At a recent Dragons' Den event, I witnessed eight entrepreneurs appeal to angels for investment.
Without exception, all of them majored on their big idea and the exit strategy they had in mind for anyone wanting to climb on board. A couple of them devoted as much time to how investors could get out and realise a profit than their plans for achieving future growth. One in particular had charts predicting the killing to be made in a few years by anyone buying shares now. No mention was made of how big the business could become – where it might be 10, 20, even 30 years hence.
There was no talk from any of the eight about forming long-term relationships and those investors sticking with them for many years to come.
Beauty parades such as this one are held on a regular basis up and down the land, not to mention on our TV screens. In many ways they highlight much of what is good about Britain – our creativity and ingenuity, qualities that have stood us in excellent stead down the centuries, and doubtless will continue to serve us well in the future.
They also disclose, however, why we lag behind, why we do not have a vibrant layer of growing small and medium-sized enterprises along the lines of Germany's mittelstadt, for example, and why so few of our SMEs go on to reach the next level.
I left the Dragons' Den event both elated and perplexed. I'd been in close proximity to possible brilliance – a couple of the products seemed to my untutored eye to bear the potential of world-beaters. But among the would-be backers – and, perhaps tellingly, because they'd been in this situation before, and knew what language they were expected to speak, the entrepreneurs themselves – the horizon was confined to just two or three years. It seemed so short-sighted, debilitating, and negative.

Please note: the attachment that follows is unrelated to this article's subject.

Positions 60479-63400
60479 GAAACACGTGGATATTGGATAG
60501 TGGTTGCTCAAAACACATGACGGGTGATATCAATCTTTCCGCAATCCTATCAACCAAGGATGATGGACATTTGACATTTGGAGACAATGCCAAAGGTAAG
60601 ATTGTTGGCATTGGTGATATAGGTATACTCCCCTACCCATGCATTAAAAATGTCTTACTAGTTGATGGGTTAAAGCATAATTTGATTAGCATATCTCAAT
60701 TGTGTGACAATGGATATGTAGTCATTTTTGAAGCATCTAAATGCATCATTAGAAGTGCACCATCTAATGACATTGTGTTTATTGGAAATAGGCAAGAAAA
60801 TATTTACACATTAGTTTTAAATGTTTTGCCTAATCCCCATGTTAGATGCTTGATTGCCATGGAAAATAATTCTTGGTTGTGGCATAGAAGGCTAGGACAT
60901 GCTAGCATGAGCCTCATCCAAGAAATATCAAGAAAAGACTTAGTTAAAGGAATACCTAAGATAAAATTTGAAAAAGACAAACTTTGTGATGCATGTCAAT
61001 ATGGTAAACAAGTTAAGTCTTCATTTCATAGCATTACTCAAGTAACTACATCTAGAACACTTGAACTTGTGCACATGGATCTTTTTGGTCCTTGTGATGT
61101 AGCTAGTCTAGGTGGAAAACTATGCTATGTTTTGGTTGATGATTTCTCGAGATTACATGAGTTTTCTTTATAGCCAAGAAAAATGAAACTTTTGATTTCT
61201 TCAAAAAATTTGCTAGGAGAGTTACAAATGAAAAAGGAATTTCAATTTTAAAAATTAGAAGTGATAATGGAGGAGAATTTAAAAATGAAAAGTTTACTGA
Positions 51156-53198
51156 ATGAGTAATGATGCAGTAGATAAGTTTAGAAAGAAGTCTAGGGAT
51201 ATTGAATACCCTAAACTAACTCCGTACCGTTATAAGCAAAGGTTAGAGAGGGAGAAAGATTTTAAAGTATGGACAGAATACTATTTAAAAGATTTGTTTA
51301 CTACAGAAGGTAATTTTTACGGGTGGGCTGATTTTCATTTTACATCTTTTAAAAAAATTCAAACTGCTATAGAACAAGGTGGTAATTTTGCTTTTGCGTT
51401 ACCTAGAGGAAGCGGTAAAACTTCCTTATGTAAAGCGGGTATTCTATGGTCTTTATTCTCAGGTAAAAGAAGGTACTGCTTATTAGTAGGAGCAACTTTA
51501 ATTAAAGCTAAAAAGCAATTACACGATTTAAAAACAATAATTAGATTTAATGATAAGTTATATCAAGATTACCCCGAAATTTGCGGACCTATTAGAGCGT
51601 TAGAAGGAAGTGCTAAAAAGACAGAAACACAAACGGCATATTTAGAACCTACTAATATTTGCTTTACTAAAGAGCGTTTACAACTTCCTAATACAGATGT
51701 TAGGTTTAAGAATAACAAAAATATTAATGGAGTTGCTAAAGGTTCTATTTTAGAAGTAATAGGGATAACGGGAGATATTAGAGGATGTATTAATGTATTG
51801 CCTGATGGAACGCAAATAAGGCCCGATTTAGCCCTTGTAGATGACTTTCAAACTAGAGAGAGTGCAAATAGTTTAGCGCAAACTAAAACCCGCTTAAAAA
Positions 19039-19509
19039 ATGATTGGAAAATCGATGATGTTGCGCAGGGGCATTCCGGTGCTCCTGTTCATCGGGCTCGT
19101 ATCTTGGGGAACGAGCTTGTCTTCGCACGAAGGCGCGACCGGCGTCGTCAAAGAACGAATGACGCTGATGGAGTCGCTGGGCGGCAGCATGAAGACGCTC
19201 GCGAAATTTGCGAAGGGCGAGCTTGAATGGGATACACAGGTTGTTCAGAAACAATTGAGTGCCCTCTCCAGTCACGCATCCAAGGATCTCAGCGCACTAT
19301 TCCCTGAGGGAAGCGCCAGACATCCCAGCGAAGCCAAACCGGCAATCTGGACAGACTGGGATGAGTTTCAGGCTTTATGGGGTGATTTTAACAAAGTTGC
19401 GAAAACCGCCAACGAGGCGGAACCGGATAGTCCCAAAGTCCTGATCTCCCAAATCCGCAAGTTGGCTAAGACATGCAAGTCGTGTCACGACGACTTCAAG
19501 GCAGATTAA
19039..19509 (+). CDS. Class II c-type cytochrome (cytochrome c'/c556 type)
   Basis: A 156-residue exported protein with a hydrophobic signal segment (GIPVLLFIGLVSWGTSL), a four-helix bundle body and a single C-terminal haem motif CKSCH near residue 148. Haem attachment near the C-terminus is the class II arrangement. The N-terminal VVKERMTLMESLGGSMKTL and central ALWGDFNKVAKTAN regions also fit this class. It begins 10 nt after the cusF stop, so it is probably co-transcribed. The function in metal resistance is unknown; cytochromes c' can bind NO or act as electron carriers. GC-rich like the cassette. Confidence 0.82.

We place far too much importance on getting out rather than staying in. Talk to anyone involved in venture capital, private equity and angel financing, and their favourite word will be "exit". They will detail their time-frame for selling, for getting back their stake with a handsome profit on top. What they won't pay any heed to is a long-term, regular income stream from a business that is doing very nicely.
What's worse is that those setting up the business also tend very often to have that same mentality – they, too, talk in terms of how soon they can cash in and leave. What there is not, sadly, is enough chat of building up the firm and handing it over to the next generation and the one after that.
Too many of our businesses as well, especially those in the service sector, declare their hunger for outside funding when, in truth, they do not need any at all. They're not facing ruin, their enterprise is ticking along steadily, and may even be growing at a good pace, but somehow they feel obliged to seek external investment. It's taken as given that they will hand over a sizeable chunk of the firm for cash.